WASHINGTON — Some low-cost generic drugs that have helped restrain health care costs for decades are seeing unexpected price spikes of up to 8,000 percent, prompting a backlash from patients, pharmacists and now Washington lawmakers.
A Senate panel met Thursday to scrutinize the recent, unexpected trend among generic medicines, which usually cost 30 to 80 percent less than their branded counterparts.
Experts said there are multiple, often unrelated, forces behind the price hikes, including drug ingredient shortages, industry consolidation and production slowdowns due to manufacturing problems. But the lawmakers convening Thursday’s hearing said the federal government needs to play a bigger role in restraining prices.
“If generic drug prices continue to rise then we are going to have people all over this country who are sick and need medicine and who simply will not be able to buy the medicine they need,” Vermont Sen. Bernie Sanders, who chairs the Senate Subcommittee on Primary Health and Aging. Sanders is a political independent who usually votes with the liberal wing of the Democratic party.
Sanders introduced a bill that would require generic drugmakers to pay rebates to the federal Medicare and Medicaid programs when prices of their medications outpace inflation.
Those payments are already mandatory for branded drugs, but have never applied to generics.
Last month, Sanders and House Rep. Rep. Elijah Cummings, D-Maryland, sent letters to the makers of 10 generic drugs that have seen price increases of over 300 percent or more in recent months. The price for one of those, the antibiotic doxycycline hyclate, rose more than 8,280 percent during a six-month period from an average of $20 per bottle to $1,849 per bottle. The increases cited by the Senate subcommittee were calculated by the Healthcare Supply Chain Association using the average prices of the drugs and other price data.
The Generic Pharmaceutical Association said in a statement Thursday that the 10 drugs cited by lawmakers do not reflect the broader U.S. market, which includes 12,000 generic medications that have reduced drug costs by billions.
But pharmaceutical experts testifying Thursday said the price spikes reflect broader price increases for generics, which have traditionally fallen over time.
An analysis of 280 common generic drugs by Professor Stephen Schondelmeyer found that roughly a third recorded prices increases in 2013. The University of Minnesota researcher said those numbers show that generic price increases are not limited to a few isolated cases.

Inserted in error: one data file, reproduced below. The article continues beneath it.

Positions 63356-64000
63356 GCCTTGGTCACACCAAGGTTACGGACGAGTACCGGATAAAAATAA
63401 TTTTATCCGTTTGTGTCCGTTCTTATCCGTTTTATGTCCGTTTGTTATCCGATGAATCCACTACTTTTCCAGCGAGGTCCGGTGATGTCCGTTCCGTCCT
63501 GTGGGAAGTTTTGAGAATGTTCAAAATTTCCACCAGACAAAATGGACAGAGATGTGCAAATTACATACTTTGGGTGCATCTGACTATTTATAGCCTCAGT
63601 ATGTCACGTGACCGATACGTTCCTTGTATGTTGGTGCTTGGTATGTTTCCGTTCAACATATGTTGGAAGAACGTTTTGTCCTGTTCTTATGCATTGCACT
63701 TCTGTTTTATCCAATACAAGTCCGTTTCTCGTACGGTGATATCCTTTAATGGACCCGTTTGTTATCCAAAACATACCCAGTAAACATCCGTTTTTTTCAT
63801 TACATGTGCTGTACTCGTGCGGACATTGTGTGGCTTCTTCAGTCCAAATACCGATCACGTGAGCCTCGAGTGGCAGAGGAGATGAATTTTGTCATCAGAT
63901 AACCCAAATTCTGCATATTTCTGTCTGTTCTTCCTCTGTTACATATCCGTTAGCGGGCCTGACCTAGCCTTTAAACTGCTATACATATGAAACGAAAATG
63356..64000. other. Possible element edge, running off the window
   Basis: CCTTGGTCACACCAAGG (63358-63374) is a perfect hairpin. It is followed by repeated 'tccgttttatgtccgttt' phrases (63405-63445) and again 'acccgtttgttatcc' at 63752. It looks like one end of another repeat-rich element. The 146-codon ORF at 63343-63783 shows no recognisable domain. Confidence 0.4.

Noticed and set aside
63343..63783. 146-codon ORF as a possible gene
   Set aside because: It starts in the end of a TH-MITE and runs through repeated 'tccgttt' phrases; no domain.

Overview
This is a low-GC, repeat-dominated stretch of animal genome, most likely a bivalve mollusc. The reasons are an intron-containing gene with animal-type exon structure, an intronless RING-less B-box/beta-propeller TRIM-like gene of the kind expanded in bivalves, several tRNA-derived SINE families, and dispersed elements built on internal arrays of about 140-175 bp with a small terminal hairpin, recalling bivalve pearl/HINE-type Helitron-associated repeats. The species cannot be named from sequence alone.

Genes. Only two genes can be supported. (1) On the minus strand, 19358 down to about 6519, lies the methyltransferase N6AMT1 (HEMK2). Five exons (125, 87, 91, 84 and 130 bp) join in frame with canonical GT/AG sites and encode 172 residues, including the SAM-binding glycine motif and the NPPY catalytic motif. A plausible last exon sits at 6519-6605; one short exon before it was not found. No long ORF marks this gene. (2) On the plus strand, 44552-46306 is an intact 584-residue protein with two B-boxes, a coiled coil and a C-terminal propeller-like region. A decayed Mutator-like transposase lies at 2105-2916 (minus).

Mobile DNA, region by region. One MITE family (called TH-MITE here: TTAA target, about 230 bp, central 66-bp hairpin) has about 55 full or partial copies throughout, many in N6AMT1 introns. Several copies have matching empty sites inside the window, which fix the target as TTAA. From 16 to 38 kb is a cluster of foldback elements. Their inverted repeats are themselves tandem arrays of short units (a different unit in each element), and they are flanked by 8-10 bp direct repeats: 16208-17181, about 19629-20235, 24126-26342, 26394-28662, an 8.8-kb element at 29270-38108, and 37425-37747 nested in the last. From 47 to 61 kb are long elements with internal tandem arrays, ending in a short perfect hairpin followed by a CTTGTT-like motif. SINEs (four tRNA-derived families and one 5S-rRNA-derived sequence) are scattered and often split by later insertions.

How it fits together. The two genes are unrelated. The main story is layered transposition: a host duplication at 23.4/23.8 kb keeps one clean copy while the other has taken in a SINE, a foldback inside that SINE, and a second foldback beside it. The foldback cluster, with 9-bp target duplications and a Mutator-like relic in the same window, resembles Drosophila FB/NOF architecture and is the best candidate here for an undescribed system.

“The markets are broken and we need to do something to fix it,” he told the panel. “I think the government needs to step in and develop and monitor solutions.”
Dr. Aaron Kesselheim of Harvard Medical School recommended several new government policies, including allowing the Food and Drug Administration to accelerate the clearance of generic drugs for which there are few manufacturers. He also said that federal officials should be notified of all drug price increases greater than 100 percent. In previous cases where drug shortages have led to price spikes, FDA has approved emergency imports of extra supplies from foreign sources.
The lower prices of generic drugs make them the first choice for both patients and insurers. Generic drugs account for roughly 85 percent of all medicines dispensed in the U.S., according to IMS Health. Typically, generic drug prices fall as more companies begin offering competing versions of the same drug.
But recent examples suggest the market forces that have kept generic prices low are not working properly.
The average price of albuterol sulfate, a common asthma treatment, shot from an average of $11 per bottle in October 2013 to $434 per bottle in April, an increase of over 4,000 percent, according to the Healthcare Supply Chain Association’s calculations.
Thursday’s hearing followed requests for congressional action by the National Community Pharmacists Association, which says independent pharmacies are being squeezed by the price hikes. In some cases, pharmacists are losing money on drugs that are purchased at new sky-high prices but are still reimbursed at the older, lower rates by pharmacy benefit managers.
“Community pharmacies are put in the untenable position of having to absorb the difference between the large sums of money that they spent to acquire the drugs and the lower amounts that they are paid,” said Rob Frankil, who testified on behalf of the pharmacist group.